Using the right tools can make such a difference to the quality and expectations of what you intend to deliver as a project. For GC tuning issues, Censum can save not only a lot of time, it raises the expectations for the project. A common mistake I see Java developers making is; "It pauses, it must be the GC", like that explains everything. In truth there is often something simple you can do about it, like remove command line options which are not helping, or it might not be the GC at all.
4. Which skill do you feel students have lost?
One skill I have seen get lazier is the ‘art’ of cheating at homework. There was a time when students would go to great effort to find another students work and copy it. I used to think laugh at such people, partly because I thought it would have been easier to just do the work and you might learn something.
Today it couldn’t be easier to find pieces of code and stick them together, but some students can’t even do that. They post parts of question in the hope someone will do the thinking for them and often:
- They could have googled the answer with less effort.
- There is no way the marker or the assignment is going to believe the student wrote the answer, or often.
- There is no way the student has done enough research to be able to understand the answer.
5. How many days does it take to master Java?
There is a common misconception that once you have learnt the syntax for Java and written a few programs you can be an expert in Java. "Now I have been learnt Java over the last few weeks, which language should I learn next" or "Learn Java in 21 days". On the flip side of that there is a common problem labelled as the ’imposter syndrome’ where a developer realises they don’t know as much as they think others do, and live in fear they are going to be found out one day and lose their jobs.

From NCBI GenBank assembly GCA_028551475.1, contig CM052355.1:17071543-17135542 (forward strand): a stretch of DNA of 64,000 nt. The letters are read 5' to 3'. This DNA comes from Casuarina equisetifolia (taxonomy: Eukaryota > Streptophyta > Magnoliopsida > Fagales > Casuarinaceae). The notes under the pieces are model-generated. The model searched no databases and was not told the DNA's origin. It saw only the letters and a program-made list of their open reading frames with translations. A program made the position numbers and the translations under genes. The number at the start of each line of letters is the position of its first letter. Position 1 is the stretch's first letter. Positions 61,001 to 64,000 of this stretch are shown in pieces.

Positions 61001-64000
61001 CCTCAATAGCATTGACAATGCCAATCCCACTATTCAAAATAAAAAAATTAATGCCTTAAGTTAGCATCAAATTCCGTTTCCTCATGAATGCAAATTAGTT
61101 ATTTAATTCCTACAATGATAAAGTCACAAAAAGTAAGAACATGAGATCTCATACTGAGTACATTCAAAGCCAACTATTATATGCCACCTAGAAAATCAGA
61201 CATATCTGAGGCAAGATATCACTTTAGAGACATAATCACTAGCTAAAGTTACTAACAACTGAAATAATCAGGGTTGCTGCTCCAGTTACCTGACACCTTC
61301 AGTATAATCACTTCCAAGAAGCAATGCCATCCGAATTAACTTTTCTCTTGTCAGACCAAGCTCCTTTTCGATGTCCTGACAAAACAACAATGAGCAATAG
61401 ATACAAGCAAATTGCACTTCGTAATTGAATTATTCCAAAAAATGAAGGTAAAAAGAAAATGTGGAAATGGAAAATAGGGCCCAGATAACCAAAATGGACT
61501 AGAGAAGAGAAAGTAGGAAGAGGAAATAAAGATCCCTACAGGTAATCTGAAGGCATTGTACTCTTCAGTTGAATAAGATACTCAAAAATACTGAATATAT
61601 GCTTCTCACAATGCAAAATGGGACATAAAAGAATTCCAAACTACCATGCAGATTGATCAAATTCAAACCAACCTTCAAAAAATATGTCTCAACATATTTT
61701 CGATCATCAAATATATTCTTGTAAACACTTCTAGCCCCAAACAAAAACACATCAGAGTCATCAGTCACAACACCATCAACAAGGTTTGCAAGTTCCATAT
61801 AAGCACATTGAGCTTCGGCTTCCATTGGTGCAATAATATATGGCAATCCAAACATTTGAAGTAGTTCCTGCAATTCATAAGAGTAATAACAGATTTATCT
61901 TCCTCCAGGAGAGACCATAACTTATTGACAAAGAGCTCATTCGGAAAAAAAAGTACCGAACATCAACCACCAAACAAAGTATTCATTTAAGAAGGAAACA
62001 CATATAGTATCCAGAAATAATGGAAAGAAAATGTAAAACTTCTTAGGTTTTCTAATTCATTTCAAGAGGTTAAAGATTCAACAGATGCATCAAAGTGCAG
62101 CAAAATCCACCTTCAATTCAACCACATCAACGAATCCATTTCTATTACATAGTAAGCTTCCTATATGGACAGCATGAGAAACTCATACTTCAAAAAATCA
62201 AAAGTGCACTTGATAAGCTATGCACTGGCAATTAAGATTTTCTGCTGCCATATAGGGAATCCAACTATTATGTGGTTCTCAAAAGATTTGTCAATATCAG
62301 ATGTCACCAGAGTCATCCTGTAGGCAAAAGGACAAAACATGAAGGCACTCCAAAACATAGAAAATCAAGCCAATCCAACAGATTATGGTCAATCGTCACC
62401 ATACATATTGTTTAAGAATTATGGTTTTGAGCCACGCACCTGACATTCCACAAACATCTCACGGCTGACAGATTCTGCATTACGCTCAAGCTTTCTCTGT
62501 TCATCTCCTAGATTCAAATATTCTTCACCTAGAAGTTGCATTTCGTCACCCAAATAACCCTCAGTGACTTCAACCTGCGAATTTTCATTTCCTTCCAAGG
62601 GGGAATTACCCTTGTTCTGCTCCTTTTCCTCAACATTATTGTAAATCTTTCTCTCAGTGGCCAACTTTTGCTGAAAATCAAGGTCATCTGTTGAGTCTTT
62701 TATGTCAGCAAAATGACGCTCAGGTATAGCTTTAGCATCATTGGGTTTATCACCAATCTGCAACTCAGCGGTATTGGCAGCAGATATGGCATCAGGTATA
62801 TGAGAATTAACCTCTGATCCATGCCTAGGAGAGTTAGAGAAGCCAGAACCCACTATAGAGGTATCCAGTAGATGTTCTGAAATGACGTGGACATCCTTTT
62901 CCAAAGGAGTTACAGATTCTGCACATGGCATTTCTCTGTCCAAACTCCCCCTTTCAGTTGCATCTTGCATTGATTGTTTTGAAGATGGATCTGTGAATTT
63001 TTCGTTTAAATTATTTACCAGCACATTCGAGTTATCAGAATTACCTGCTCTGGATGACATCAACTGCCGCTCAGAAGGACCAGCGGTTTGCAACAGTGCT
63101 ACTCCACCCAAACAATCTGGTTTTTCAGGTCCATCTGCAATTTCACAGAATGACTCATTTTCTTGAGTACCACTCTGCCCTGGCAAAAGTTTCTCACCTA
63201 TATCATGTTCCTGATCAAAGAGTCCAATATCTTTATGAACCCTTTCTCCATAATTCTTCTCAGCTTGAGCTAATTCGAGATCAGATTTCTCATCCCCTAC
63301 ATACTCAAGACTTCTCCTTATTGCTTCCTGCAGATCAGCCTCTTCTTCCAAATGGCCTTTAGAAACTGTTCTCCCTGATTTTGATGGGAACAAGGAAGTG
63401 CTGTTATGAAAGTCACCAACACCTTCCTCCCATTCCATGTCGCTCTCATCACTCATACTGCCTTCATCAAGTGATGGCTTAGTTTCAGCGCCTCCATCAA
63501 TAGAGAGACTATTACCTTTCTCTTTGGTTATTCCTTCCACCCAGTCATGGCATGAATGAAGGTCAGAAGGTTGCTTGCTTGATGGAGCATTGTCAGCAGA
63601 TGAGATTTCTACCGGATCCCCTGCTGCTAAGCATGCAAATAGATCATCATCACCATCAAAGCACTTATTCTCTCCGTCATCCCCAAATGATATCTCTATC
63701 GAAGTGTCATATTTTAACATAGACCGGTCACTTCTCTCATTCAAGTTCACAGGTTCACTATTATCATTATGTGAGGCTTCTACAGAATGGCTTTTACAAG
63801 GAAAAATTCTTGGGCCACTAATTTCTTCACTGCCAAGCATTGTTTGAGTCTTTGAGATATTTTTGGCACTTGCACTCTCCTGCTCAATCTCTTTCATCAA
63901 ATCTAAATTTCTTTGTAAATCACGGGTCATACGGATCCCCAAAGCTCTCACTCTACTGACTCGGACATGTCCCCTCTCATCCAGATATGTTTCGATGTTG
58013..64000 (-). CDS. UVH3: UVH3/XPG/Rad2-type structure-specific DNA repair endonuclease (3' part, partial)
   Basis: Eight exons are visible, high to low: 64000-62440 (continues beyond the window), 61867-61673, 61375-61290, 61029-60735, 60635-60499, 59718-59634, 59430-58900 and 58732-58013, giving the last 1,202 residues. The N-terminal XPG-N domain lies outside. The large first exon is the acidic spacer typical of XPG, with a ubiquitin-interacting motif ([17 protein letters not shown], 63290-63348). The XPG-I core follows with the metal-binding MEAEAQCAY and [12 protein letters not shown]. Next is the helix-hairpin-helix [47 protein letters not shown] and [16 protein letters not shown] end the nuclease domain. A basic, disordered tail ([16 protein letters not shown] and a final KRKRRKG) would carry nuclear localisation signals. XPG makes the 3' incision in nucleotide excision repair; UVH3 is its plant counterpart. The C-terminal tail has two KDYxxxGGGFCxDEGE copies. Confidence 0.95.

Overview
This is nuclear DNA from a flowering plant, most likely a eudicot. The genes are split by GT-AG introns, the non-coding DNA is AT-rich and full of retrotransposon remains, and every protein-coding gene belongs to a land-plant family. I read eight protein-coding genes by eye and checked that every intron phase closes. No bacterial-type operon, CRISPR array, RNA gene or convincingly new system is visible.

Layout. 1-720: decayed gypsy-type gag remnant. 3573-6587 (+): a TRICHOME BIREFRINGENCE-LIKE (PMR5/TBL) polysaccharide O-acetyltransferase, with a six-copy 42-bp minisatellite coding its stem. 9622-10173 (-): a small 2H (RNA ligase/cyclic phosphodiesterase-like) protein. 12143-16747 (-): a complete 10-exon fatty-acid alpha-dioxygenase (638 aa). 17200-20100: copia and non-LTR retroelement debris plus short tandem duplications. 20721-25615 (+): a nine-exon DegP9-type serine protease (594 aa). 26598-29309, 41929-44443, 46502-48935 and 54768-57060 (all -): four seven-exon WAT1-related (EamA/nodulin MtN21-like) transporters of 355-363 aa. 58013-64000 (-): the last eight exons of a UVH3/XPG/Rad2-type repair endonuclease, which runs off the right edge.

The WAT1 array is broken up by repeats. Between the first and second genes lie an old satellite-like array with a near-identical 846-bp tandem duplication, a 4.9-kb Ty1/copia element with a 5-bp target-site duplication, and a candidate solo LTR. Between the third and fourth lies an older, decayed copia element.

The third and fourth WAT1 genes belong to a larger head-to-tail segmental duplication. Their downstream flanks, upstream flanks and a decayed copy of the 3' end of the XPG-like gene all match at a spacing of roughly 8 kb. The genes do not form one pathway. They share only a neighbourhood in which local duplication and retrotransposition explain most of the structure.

The reality is you are constantly learning, you could be programming Java for tens years, and only know really well a fraction of the Java ecosystem, let alone about good software delivery skills in the context of what the business needs. Anyone you see who appears have all the answers is kidding themselves.
6. In your day job at OpenHFT you deal with hard core low-latency problems. What’s the most difficult set of requirements you’ve had to meet?
As teenager my first computer blew a chip and had to be replaced. The cost of replacing the chip was more than buying a base system second hand, so I bought it from a guy who has a PhD in Psychology. I wondered what he had used it for, as I hadn’t met anyone outside IT who had a computer and he said he was learning to program. When I wonder why he would do that given he had a PhD, he replied; "Computers are easier to fix than people"
The most challenging thing is to workout how to make low latency coding easier for developers to use. With reactive programming and off heap memory, we solve problems in a different way so many inherent issues, which developers have accepted as a given, just don’t occur.
For example, it seems like magic that we can send millions of messages between two processes, persist every message for analysis or replay in testing, and do it without any pauses (or very low pauses) I have worked on Trading systems written in pure Java processes which run all day without a collection. It’s not magic, you create a large Eden space e.g. 24 GB, and you create less than that in a day, so the Eden space doesn’t fill up and no collections occur.